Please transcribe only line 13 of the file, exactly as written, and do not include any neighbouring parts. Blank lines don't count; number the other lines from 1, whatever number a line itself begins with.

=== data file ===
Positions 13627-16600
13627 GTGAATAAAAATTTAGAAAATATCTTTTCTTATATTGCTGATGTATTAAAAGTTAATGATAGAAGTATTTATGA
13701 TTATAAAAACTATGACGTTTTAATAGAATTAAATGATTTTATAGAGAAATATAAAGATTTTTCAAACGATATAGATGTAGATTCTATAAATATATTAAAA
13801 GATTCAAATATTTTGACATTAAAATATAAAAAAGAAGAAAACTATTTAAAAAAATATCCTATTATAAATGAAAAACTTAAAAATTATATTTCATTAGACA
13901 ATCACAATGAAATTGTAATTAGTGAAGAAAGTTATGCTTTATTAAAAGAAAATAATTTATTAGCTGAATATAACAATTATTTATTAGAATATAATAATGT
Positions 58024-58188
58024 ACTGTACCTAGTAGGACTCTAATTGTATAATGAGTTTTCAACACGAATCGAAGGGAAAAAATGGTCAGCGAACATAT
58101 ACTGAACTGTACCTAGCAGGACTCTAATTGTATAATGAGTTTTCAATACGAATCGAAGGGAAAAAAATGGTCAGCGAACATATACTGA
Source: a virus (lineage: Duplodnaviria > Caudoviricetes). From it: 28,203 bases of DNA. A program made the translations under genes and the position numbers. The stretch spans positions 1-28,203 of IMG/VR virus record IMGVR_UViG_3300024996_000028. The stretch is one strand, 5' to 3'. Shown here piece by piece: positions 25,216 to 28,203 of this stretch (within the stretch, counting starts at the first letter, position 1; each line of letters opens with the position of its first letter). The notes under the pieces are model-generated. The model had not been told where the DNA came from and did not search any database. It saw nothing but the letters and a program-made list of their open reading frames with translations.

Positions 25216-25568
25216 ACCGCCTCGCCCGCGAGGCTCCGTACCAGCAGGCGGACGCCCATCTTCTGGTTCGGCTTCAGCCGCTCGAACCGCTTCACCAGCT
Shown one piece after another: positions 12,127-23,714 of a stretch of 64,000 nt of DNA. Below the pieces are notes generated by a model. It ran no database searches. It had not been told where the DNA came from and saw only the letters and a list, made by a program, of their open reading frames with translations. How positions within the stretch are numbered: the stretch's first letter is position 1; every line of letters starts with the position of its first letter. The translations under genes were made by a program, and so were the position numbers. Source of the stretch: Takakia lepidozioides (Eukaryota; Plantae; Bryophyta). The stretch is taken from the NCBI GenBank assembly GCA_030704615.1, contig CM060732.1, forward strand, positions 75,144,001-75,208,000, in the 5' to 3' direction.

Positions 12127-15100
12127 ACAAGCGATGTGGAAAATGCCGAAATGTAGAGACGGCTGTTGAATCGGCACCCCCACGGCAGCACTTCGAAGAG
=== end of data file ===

Positions 12127-15100